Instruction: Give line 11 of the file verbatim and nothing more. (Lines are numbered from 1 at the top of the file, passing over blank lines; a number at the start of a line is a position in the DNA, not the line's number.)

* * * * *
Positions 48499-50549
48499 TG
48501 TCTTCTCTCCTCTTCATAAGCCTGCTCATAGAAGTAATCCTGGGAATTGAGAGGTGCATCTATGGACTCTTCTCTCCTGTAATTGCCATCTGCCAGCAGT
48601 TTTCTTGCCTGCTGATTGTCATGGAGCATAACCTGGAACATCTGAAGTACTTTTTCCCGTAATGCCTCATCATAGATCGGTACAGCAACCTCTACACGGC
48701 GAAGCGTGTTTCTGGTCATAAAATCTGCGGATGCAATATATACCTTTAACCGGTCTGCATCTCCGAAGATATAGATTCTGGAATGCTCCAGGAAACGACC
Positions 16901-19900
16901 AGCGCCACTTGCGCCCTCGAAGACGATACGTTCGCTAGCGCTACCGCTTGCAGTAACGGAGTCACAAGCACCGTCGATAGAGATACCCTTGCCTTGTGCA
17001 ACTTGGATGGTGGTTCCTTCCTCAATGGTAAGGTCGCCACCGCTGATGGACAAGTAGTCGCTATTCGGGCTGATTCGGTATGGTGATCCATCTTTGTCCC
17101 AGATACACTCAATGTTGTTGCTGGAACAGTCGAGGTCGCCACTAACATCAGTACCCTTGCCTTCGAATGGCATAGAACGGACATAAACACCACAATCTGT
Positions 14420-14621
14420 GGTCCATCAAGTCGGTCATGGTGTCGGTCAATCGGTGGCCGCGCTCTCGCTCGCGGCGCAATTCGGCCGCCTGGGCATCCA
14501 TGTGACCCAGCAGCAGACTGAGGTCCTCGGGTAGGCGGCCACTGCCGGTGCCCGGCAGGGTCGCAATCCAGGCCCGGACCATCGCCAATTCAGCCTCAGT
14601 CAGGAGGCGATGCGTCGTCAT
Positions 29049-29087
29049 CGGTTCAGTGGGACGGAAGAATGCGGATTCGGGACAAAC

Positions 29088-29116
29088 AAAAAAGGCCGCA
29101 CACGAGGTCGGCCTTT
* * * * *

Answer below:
14420 GGTCCATCAAGTCGGTCATGGTGTCGGTCAATCGGTGGCCGCGCTCTCGCTCGCGGCGCAATTCGGCCGCCTGGGCATCCA